Democrats Ram Omnibus Spending Bill Through Congress
FAIR Take | December 2022
On their way out the door, Democrats couldn’t help but ram through another costly spending bill full of harmful immigration provisions, this one more than 4,000 pages to the tune of nearly $2 trillion.
With a storm bearing down, on Thursday afternoon the Senate moved the bill to the House by a vote of 68-29. Later Friday, the House approved it by a margin of 225-201. Members supporting the bill included 18 Republicans in the Senate and 9 Republicans in the House.
Filled to overflowing with Democratic pet projects that couldn’t pass as standalone legislation, the omnibus not only does nothing to address the ongoing crisis at the southern border, or the looming end of Title 42, it actually gives the Department of Homeland Security (DHS) more money to process illegal aliens into the country.
The bill provides $1.563 billion for Customs and Border Protection (CBP) to manage the border, but explicitly does not allow using those funds to hire permanent border security officers, deport illegal aliens, or expand border security technologies and capabilities unless it is for improving the processing of illegal aliens. This is not “border management,” it is $1.563 billion to convert CBP into a federal travel agency for illegal aliens.
Likewise, it provides $800 million from CBP to the Federal Emergency Management Agency (FEMA) to pay for “sheltering and other services” through grant programs awarded to open-borders non-governmental organizations (NGOs) and charities. This broad appropriation will only entice others to illegally enter the country – and there is no prohibition against the monies being distributed to organizations in the interior, meaning that aliens could be sheltered throughout the country.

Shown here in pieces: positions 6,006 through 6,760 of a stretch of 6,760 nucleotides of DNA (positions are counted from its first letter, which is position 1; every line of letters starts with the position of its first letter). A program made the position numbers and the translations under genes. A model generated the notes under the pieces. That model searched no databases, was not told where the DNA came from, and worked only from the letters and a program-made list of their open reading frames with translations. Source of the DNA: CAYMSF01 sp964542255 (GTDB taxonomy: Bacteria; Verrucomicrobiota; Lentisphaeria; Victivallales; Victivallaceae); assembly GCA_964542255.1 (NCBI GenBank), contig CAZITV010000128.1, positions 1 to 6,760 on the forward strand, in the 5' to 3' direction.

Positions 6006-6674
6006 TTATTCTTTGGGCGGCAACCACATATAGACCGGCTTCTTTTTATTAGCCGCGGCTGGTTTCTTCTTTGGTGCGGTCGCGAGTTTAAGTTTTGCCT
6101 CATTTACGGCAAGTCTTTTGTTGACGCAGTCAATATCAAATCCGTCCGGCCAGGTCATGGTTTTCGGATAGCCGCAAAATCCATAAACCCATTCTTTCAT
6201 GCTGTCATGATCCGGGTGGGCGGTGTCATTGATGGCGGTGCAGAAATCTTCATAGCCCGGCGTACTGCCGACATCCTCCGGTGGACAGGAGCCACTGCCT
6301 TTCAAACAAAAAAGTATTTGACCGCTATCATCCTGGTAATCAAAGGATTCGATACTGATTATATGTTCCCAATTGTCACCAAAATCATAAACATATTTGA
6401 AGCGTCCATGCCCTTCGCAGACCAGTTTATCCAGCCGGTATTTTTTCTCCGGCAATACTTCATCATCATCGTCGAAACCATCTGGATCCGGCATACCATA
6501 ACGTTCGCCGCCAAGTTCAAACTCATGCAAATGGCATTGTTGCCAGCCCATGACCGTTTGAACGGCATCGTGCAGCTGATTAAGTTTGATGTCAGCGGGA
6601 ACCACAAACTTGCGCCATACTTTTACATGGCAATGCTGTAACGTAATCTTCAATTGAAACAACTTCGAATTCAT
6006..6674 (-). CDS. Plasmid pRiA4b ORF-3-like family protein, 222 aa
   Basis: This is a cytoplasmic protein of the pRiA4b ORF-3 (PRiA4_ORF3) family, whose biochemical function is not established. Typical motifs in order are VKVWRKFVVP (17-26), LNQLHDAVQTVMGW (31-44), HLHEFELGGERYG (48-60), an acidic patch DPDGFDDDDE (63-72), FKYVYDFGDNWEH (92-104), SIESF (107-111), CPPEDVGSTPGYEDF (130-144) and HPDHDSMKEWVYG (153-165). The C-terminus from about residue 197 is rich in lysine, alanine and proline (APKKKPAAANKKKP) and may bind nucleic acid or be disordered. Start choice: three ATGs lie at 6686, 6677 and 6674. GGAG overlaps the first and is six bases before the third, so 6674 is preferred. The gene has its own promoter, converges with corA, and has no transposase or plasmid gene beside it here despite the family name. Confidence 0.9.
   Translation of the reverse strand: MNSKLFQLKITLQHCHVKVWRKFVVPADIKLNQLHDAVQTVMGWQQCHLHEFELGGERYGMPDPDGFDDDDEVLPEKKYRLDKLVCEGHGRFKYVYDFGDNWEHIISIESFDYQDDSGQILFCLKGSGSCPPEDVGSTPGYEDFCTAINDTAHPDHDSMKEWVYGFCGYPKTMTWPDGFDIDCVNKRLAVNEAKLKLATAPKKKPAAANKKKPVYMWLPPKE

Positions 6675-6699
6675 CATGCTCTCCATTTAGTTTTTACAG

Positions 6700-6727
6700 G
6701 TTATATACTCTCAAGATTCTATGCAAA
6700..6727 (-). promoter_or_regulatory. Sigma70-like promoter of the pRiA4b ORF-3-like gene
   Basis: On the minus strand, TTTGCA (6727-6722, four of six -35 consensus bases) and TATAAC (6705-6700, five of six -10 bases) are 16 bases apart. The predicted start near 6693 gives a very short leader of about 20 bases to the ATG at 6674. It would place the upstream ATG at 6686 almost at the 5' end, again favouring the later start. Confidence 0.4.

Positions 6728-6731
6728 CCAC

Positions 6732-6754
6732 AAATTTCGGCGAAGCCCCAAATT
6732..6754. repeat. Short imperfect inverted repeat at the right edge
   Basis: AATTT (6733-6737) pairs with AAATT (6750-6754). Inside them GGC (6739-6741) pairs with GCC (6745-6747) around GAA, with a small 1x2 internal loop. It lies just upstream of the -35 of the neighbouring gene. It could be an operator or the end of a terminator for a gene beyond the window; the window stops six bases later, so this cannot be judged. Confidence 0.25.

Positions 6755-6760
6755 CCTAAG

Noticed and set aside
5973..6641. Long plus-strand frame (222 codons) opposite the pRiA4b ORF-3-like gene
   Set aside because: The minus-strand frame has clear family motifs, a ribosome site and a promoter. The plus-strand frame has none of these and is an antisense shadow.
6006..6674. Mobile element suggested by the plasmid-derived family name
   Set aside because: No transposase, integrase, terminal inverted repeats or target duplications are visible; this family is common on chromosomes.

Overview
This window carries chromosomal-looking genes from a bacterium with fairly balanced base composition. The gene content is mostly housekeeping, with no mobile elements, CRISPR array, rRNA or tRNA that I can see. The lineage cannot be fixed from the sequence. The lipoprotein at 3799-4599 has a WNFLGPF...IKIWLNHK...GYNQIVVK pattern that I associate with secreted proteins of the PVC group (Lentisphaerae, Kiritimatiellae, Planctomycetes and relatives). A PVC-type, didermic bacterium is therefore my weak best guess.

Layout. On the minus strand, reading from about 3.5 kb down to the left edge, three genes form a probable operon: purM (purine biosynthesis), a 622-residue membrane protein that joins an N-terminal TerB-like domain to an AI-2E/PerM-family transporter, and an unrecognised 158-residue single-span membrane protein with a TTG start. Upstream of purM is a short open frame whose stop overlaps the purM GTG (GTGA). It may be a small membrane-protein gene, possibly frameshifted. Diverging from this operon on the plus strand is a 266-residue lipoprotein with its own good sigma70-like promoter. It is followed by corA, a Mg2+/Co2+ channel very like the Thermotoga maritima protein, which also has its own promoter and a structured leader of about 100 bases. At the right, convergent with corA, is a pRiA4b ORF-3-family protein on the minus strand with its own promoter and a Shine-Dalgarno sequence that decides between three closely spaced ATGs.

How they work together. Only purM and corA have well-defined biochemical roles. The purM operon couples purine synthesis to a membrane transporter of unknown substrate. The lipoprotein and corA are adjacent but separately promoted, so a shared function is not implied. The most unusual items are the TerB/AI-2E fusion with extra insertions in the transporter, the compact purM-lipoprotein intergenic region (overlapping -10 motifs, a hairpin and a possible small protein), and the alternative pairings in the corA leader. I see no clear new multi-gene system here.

The bill also allows the Office of Refugee Resettlement (ORR) within the Department of Health and Human Services (DHHS) to accept private donations from politically motivated organizations for the care of unaccompanied alien children. And it gives funds to both CBP and Immigration and Customs Enforcement (ICE) to transport unaccompanied alien children, a key enticement for parents to pay smugglers to take their children on the dangerous trek up to the southern border and proof that domestic transportation throughout the United States is a large part of CBP and ICE operations.
It doesn’t stop there though.
The act prohibits the construction of border fencing in certain areas and allocates millions for a controversial case management pilot program (CMPP) to aid illegal aliens facing deportation, a program being overseen by a nonprofit that has previously called for the defunding and abolition of ICE.
It provides $29 million for the Justice Department’s Legal Orientation Program (LOP), which empowers NGOs to coach large groups of detained aliens on immigration court proceedings. The effectiveness of that program is dubious as it does not provide actual legal counsel to aliens, those who use LOP are less likely to get an attorney, and their matters take longer to resolve. Additionally, program participant organizations often blur the line between providing basic information about the process and advocacy.
Under the guise of increasing efficiency, the bill further sends $25 million to the USCIS Citizenship and Integration Grant Program, a program utilized by many of the same NGOs receiving federal grant money to process illegal aliens. This self-congratulatory grant program has routinely awarded organizations involved in active litigation against DHS and does nothing to enhance the administration of our immigration system.